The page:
They may have all come from different starting points, but this group of cyclists now shares a common destination—the Olympic podium in Rio.
Jasmin Glaesser, Kirsti Lay, Georgia Simmerling and Allison Beveridge raced to bronze in the women’s team pursuit on Saturday, while Laura Brown (who filled in for Lay during a qualifying race) will also receive a medal.
Brown was the alternate on the team that won bronze at London 2012, but didn’t race and wasn’t awarded a medal. That made Canada’s defeat of New Zealand in this year’s bronze-medal race all the more satisfying.
“It’s cliché, but it was everything I dreamed about,” said Brown. “Watching them ride to that bronze medal final was just amazing.”
Glaesser is the only returning medalist from that 2012 team, and she’s been able to see the progress that’s been made within the program in that time.
“Four years ago, that medal was really a surprise,” said Glaesser. “But it was a stepping stone for everything that’s come since.
“To put it together on the day, and when it matters, that’s an incredible feeling … I truly believe that every single one of us left it all out there, and at the Olympics, you really couldn’t ask for more than that.”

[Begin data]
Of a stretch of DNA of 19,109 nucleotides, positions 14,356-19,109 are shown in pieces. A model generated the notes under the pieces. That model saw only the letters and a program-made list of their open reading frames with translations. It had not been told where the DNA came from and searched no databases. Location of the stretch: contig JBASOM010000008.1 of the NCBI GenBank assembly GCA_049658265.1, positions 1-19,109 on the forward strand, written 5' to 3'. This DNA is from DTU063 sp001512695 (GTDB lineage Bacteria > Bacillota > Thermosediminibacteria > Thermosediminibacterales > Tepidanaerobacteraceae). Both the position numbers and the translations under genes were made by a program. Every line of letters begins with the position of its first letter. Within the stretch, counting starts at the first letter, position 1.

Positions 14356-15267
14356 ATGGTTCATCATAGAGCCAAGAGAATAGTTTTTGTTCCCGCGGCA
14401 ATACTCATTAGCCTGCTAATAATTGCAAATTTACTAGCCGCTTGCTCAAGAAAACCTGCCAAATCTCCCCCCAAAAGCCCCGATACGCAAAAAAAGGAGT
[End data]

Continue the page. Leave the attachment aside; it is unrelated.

For Simmerling, this is her first Olympic medal after competing in alpine skiing at Vancouver 2010 and ski cross at Sochi 2014. She’s the first Canadian athlete to compete in three different sports at three different Olympic Games, but said completing Saturday’s race was an extra special moment.
“It’s the most rewarding thing ever because when you get off the track, you’re just so proud of yourself for what you did,” she said.
There’s no time to rest, however; Simmerling said she’ll be getting back on skis in about a month.
The team pursuit bronze was also a first Olympic medal for Lay, though not the first one in her household. Husband Mathieu Giroux won gold in speed skating at Vancouver 2010.
Lay had been a speed skater herself, but switched to cycling after being forced to retire from skating due to injury. She said the lessons learned on the ice helped her excel inside the velodrome.
“I’m still using the same engine, I still have the tactics of being a high-performance athlete, so that definitely transferred over,” said Lay. “But I wouldn’t be here without my teammates, that’s for sure. They’ve definitely made me better.”
Indeed, on a team where every member seemingly came from another sport (Glaesser has a background in running), the one thing binding these athletes together is a desire to push through the pain to succeed on the track.
“We just gel, we’re like a sisterhood,” said Brown. “The respect we have for each other shows on the track. We go out there and we bury ourselves for each other.”